Art Therapy and Postmodernism – An Interview with Dr. Helene Burt

“This book comes at a time when world events indicate our need to see from the perspective of the other or others… Authors from different communities and cultures come together in this book to help us all stretch our ways of seeing and practicing. Art therapists are in a unique position to use our life-giving creative energies to create positive change in the world.”

“Dancing at the crossroads and playing on the battlefields” – An Interview Stephen Levine and Ellen Levine, authors of Art in Action

“To focus on conflict usually means that individuals and groups get stuck in polarizing positions and are unable to see alternatives. Art-making, within an expressive arts framework, ‘decenters’ from the usual perspective and opens up new possibilities. It also makes us aware of resources that we might have otherwise overlooked in our focus on our difficulties.”

‘Creative Care and the Capacity to Play’ – An excerpt from The Creative Arts in Dementia Care, by Jill Hayes with Sarah Povey

“In working in dementia care we need often to let ourselves become foolish, unconventional, stop making sense. I have been thrilled to meet staff who at the drop of a hat will dress up, play the guitar, sing uproariously…or who have the capacity to sit quietly with someone without an agenda. It is this joy of the crazy and the still, this lightness of being, which is refreshing and life-promoting in the work that we do. We can play with balloons, blow bubbles, doodle, improvise. We don’t have to make a finished product. By creatively and somatically being with a person we can instil a sense of safety, of physical and emotional security.”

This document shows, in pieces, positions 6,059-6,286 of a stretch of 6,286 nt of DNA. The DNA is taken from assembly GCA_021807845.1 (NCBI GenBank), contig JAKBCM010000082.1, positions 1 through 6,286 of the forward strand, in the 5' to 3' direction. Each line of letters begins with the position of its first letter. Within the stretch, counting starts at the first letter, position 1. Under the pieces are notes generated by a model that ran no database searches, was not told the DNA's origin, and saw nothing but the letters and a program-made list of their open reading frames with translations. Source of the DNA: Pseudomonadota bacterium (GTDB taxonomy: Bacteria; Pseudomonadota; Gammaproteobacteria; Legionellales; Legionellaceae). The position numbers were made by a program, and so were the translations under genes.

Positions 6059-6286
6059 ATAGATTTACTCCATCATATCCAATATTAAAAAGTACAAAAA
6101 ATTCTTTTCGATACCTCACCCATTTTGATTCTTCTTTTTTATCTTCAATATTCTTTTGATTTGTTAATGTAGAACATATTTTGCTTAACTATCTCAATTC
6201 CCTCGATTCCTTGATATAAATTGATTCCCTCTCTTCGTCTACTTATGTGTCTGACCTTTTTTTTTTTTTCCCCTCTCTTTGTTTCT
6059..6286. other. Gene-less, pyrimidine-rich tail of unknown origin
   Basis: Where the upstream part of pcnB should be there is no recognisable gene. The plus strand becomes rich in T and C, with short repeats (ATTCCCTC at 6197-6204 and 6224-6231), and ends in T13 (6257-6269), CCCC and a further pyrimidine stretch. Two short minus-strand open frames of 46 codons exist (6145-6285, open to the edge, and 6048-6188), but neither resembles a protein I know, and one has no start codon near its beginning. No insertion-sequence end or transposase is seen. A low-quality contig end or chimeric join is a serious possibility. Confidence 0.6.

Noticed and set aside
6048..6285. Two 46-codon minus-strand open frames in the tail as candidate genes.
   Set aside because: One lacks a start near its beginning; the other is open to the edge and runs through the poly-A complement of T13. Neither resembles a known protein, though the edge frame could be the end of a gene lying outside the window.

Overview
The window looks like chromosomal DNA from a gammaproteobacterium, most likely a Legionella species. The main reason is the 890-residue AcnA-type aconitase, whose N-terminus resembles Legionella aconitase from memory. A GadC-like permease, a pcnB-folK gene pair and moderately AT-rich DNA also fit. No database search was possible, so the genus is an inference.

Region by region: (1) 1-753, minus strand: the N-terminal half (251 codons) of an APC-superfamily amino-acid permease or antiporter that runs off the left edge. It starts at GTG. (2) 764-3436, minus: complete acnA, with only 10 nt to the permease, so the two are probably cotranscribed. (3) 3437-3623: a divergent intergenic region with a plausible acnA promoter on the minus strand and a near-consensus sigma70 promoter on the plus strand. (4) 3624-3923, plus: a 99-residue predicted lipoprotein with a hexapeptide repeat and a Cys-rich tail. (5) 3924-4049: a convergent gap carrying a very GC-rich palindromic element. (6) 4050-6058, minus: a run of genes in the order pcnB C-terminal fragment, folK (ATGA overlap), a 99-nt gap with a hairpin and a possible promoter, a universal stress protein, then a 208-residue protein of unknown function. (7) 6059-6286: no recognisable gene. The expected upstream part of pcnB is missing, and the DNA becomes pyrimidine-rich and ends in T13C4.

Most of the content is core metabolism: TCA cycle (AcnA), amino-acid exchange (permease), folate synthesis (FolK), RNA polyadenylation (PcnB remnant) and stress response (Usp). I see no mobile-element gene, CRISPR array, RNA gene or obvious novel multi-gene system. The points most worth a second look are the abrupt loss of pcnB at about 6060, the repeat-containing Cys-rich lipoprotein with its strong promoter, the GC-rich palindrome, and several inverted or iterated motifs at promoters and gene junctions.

Chris Nicholson on Creative Therapeutic Approaches with traumatised young people

“Through sensitively handled, creative interaction and by the use of ‘creative’ approaches with traumatised young people their characteristic rigidity begins to loosen. New possibilities emerge, the mutative nature of create endeavours. In time, they may be able to see painfully familiar situations in different and helpful ways that can lead to their forming a new response.”